New, Early Marker of Kidney Disease Said to Predict Development of CKD

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The inflammatory/immune biomarker soluble urokinase receptor (suPAR) may offer a valuable new tool for identifying patients at increased risk of chronic kidney disease (CKD), according to a study in The New England Journal of Medicine.

“SuPAR promises to do for kidney disease what cholesterol has done for cardiovascular disease,” commented senior author Jochen Reiser, MD, PhD, who is Ralph C. Brown, MD, professor and chairman of medicine at Rush University Medical Center in Chicago.

Lead researchers Salim Hayek, MD, and Arshed Quyyumi, MD, both at Emory University, Atlanta, measured suPAR in 3683 individuals from the Emory Cardiovascular Biobank, a prospective registry of patients undergoing cardiac catheterization. Median age was 63 years; about two-thirds of those studied were men.

In this cohort of patients with cardiovascular disease, the median suPAR level was 3040 pg/mL. As a group, patients with higher suPAR levels had a lower estimated glomerular filtration rate and a higher rate of proteinuria.

SuPAR was then evaluated for association with change in eGFR over time and with incident CKD in 2292 participants. In adjusted models, higher baseline suPAR was associated with a faster decline in eGFR: median annual change -4.2 mL/min/1.73 m2 for those in the highest quartile of suPAR versus -0.9 mL/min/1.73 m2 for those in the lowest quartile. Five-year decline in eGFR was about 20 percent for subjects in the highest quartile of suPAR and 15 percent for those in the third quartile, compared to 7 percent in the two lower quartiles.

The suPAR-related decline in eGFR was greatest among subjects with a normal baseline value (greater than 90 mL/min/1.73 m2). The association was independent of race, diabetes, or proteinuria.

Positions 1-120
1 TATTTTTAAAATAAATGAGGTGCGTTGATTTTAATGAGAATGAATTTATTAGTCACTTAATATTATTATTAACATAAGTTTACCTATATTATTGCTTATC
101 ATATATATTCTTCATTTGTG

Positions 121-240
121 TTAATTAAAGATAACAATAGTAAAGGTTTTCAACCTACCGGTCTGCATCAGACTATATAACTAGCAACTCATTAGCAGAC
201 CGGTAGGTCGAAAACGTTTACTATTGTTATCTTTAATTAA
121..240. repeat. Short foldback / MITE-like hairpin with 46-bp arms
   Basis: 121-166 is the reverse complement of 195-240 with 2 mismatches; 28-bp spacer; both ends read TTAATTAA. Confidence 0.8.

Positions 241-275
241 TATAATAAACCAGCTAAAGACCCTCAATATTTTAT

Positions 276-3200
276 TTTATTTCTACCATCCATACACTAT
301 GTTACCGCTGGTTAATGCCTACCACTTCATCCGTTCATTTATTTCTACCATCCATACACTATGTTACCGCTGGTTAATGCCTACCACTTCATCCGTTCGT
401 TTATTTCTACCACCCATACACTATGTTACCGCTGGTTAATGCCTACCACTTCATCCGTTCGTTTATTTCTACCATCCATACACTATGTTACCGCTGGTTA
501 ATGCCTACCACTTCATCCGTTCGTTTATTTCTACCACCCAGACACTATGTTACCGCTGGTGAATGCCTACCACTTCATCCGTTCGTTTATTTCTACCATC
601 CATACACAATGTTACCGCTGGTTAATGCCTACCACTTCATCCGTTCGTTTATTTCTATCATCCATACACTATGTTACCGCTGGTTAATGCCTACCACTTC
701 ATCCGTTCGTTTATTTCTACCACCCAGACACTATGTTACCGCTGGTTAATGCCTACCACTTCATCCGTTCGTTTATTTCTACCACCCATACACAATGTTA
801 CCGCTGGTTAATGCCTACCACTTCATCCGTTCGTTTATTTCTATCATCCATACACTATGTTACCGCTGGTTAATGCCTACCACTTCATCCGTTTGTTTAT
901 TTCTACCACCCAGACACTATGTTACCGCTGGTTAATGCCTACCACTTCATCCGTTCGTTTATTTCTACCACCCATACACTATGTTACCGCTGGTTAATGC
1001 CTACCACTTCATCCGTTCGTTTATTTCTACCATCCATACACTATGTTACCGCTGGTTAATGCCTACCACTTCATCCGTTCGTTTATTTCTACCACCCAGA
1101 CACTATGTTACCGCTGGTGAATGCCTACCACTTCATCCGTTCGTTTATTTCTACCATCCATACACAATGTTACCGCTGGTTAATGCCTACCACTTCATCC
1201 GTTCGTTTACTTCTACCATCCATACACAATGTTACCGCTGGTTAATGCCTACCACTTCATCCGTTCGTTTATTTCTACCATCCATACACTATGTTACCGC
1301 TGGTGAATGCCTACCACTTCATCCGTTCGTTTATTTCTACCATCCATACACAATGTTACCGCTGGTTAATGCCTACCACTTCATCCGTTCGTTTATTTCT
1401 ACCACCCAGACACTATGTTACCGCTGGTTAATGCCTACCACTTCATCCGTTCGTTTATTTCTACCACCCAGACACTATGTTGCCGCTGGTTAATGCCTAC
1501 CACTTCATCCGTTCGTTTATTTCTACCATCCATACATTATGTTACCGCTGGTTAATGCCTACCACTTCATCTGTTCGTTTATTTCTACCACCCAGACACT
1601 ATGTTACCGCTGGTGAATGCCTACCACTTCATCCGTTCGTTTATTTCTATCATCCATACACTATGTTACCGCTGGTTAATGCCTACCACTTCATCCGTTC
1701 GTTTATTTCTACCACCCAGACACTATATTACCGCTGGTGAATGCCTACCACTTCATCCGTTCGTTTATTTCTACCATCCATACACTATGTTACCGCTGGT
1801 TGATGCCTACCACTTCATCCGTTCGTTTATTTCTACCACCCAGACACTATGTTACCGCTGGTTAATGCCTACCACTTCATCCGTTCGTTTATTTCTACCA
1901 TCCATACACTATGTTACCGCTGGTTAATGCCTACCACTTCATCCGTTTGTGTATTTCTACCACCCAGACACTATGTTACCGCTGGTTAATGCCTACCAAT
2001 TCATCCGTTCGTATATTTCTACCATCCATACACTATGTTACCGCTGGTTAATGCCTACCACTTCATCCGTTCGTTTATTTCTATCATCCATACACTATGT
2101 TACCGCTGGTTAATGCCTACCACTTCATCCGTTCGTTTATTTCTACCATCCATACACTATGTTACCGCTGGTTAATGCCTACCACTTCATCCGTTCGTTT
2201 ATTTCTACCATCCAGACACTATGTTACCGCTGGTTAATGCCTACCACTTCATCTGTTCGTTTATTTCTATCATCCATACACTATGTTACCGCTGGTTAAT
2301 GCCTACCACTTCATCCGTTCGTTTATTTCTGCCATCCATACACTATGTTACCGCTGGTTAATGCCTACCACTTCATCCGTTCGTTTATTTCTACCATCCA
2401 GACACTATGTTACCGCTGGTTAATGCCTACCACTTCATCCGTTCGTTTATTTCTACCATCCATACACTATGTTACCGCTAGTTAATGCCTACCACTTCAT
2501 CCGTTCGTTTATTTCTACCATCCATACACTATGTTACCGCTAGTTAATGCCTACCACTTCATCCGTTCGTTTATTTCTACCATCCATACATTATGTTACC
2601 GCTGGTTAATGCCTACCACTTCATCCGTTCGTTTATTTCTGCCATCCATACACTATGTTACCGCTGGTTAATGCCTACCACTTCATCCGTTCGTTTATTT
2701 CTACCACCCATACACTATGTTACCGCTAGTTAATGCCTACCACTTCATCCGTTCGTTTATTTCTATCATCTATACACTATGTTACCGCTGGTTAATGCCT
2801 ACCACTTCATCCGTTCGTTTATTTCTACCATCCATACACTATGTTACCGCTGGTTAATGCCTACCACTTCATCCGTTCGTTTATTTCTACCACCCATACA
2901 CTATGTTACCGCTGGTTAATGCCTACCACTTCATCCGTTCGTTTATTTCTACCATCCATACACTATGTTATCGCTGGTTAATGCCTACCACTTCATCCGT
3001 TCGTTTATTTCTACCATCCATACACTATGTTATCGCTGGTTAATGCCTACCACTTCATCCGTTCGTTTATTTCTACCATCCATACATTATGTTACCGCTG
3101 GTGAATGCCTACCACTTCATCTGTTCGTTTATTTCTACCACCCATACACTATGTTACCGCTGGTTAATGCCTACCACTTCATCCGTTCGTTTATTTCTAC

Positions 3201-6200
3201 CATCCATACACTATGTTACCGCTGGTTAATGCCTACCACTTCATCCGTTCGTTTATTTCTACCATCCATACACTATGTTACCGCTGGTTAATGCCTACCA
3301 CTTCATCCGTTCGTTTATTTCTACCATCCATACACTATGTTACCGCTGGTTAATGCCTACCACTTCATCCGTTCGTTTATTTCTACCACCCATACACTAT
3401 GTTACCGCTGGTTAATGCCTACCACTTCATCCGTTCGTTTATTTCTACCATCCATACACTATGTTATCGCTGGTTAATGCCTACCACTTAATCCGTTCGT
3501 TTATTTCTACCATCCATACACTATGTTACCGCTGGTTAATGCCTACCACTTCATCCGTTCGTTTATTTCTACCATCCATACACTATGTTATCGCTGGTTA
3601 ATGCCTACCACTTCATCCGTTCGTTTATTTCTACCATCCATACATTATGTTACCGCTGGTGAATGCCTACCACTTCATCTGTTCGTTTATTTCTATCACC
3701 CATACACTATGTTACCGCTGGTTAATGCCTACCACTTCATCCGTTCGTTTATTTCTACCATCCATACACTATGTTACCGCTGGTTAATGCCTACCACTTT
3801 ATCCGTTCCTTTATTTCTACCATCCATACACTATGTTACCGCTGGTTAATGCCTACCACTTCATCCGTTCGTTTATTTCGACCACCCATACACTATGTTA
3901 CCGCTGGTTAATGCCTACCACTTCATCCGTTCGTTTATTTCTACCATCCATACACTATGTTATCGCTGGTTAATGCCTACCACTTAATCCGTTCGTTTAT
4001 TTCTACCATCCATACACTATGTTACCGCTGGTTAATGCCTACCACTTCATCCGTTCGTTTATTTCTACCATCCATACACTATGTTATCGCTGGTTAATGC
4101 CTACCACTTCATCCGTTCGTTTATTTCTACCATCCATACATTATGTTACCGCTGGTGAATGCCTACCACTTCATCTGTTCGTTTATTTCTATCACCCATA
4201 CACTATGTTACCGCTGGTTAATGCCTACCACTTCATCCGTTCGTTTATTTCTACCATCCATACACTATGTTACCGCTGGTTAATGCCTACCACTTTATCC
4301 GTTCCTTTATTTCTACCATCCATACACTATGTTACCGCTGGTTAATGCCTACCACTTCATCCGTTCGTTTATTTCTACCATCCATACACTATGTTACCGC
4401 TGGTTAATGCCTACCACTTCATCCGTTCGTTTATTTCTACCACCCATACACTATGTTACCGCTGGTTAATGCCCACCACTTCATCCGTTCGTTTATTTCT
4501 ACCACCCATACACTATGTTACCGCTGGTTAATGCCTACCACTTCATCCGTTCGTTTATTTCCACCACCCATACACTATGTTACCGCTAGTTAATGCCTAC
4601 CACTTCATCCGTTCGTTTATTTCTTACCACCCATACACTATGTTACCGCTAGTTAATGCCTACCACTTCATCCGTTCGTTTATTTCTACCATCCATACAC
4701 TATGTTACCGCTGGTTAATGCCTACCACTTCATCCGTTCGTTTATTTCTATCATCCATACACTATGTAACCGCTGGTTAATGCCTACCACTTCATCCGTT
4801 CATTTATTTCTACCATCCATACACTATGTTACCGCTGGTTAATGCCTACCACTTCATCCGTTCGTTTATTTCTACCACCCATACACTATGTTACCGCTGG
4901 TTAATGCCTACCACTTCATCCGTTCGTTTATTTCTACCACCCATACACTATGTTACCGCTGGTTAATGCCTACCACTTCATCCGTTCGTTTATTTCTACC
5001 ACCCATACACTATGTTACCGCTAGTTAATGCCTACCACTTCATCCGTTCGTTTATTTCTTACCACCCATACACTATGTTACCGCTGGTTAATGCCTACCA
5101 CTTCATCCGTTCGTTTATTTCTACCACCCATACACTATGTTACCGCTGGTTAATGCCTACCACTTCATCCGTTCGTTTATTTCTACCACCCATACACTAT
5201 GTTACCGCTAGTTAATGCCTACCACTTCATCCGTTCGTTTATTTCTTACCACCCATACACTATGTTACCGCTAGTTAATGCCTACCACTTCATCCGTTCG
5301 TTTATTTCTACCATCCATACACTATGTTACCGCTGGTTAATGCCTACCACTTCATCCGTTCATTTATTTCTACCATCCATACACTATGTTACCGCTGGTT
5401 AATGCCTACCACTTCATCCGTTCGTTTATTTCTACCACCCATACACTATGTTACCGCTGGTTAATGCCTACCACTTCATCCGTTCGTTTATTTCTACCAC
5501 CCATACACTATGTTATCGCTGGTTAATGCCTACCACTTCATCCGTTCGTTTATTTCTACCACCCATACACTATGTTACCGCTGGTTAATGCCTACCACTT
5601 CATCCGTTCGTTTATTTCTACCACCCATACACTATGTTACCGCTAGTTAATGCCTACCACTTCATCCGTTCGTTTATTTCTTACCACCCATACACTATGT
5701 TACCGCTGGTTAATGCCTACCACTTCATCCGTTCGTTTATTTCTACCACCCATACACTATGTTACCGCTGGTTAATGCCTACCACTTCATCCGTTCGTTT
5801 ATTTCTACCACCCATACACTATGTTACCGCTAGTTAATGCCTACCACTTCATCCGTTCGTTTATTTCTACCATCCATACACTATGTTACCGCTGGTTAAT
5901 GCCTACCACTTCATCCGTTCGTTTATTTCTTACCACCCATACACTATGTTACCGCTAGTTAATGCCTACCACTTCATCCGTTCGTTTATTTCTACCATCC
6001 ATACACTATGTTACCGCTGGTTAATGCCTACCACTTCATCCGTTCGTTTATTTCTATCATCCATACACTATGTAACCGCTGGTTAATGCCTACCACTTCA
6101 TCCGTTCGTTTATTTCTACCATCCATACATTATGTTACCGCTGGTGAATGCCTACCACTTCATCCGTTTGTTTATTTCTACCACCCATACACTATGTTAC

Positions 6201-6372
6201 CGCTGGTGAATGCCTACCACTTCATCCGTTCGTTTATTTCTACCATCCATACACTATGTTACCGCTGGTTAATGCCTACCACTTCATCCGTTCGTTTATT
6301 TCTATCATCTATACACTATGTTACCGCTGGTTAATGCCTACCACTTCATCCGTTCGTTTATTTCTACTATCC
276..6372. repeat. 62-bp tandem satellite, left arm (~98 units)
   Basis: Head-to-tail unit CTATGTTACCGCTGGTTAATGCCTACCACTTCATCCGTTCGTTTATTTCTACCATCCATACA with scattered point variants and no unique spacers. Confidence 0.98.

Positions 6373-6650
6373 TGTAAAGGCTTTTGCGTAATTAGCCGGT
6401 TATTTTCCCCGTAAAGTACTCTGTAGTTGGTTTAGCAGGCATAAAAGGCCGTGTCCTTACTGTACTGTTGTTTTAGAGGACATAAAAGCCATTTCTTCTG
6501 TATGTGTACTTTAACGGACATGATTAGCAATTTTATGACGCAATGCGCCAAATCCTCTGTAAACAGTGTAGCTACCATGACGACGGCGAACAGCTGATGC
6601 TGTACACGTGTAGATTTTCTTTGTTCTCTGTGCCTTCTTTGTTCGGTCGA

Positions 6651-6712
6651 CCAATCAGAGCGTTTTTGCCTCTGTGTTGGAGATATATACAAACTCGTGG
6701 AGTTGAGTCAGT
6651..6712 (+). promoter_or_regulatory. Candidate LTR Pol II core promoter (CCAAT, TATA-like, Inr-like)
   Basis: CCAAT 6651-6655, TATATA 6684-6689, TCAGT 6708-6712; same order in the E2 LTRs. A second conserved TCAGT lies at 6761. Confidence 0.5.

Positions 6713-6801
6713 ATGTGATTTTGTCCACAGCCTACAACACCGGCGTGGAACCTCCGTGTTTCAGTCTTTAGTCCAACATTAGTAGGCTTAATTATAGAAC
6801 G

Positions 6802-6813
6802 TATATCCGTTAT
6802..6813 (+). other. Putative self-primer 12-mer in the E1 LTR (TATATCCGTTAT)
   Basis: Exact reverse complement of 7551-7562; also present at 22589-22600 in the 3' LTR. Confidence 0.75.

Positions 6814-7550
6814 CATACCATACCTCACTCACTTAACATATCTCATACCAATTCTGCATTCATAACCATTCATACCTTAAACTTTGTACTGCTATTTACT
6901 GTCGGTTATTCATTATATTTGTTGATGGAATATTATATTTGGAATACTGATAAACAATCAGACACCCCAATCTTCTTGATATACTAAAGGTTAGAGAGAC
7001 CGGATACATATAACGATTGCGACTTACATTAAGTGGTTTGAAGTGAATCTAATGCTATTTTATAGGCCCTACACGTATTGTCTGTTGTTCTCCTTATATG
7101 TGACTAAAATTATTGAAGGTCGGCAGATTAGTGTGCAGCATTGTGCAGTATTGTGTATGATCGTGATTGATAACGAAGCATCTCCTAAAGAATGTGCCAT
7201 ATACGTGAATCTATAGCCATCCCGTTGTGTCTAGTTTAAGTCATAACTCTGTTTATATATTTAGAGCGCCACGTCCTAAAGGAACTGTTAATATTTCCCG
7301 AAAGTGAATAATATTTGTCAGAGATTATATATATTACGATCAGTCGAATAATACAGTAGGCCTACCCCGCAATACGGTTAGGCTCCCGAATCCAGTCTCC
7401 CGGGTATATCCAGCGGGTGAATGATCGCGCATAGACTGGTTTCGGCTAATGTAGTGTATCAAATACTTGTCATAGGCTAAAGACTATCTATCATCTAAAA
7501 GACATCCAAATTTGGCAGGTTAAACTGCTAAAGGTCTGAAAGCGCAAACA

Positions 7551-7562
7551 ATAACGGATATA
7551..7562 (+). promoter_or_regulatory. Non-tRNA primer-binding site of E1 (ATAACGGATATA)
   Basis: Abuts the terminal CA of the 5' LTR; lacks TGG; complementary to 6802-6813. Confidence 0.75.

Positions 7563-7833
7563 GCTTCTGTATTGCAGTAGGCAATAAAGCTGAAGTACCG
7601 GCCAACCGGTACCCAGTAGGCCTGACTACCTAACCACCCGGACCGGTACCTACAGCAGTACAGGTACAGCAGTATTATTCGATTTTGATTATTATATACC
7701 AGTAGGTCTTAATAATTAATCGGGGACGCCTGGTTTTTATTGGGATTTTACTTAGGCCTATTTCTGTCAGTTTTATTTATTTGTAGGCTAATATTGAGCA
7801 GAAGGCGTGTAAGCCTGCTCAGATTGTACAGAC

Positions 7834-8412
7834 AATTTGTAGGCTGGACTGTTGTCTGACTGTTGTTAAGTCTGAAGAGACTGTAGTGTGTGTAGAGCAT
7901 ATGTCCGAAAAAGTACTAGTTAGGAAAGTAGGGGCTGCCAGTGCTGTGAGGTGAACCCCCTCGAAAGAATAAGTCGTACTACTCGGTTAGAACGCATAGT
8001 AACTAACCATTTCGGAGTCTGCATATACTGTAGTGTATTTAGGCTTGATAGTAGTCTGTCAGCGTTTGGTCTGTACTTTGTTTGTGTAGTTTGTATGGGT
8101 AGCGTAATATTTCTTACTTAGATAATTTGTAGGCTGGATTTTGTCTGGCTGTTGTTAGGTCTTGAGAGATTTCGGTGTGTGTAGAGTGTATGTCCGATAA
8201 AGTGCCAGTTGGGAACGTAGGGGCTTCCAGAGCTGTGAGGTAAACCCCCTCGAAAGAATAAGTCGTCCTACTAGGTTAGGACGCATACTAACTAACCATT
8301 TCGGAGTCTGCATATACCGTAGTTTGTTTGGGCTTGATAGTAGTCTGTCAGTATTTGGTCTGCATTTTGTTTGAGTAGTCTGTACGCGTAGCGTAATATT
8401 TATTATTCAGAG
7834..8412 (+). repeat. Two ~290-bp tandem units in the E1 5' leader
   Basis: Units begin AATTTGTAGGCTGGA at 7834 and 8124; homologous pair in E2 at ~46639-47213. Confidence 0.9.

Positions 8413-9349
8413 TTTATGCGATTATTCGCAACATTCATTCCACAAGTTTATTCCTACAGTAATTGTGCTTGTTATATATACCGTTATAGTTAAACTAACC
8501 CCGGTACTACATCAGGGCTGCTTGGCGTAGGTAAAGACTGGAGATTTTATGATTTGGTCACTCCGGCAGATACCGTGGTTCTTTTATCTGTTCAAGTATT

Of 1335 participants with a normal baseline eGFR (60 mL/min/1.73 m2), 24 percent developed CKD during follow-up. Relative to the lowest quartile of suPAR, risk of CKD was about three times higher for subjects in the highest quartile and twice as high for those in the third quartile.

Forty percent of patients with suPAR levels above the median developed CKD, compared to 10 percent of those with lower levels. For subjects with very high suPAR levels—greater than 4020 pg/mL—estimated 10-year risk of CKD was about 80 percent.

In validation studies in a cohort of women from the Women’s Interagency HIV Study, the association between suPAR and kidney disease was still significant, but weaker. This likely reflected the younger age and better health of women in the validation group.

SuPAR, as well as its membrane-bound form, plays a direct role in regulating cell adhesion and migration via integrin binding. Reiser’s lab has previously presented evidence that suPAR is involved as a circulating blood factor in the pathogenesis of focal segmental glomerulosclerosis and diabetic kidney disease. These findings prompted the researchers to suspect that suPAR may play a broader role in the development of CKD.

Could suPAR testing to assess kidney disease risk really become as familiar as cholesterol testing for cardiovascular disease risk? While not yet FDA-approved for use in direct patient care, the suPAR blood tests are relatively inexpensive and are already being used in Europe for other purposes.

“One characteristic of suPAR is that it is unmodifiable to some degree by lifestyle— for example by stopping [smoking],” said Reiser. “Also, if suPAR is high, we can particularly watch those patients and be more aggressive in terms of giving proper medications to control high blood pressure and diabetes, which contribute to CKD.”

Sanja Sever, PhD, co-first author of the study, commented: “SuPAR testing could also be useful for stratifying nephropathy risk in patients with diabetes—for example, in clinical trials testing nephropathy drugs.” Sever is associated with Harvard Medical School.

Hayek and Reiser agree as to the next steps toward routine testing of suPAR:

  • Exploring whether a change in suPAR is associated with reclassification of risk
  • Determining what lifestyle or therapeutic measures lead to a change in suPAR levels
  • Designing a trial in which subjects are randomized according to their suPAR levels to usual care versus therapies shown to modify suPAR

Answers to these points will also provide insights as to whether suPAR might be a new therapeutic target in CKD. If so, “We may envision an injectable antibody that binds to suPAR and basically neutralizes it,” Reiser said.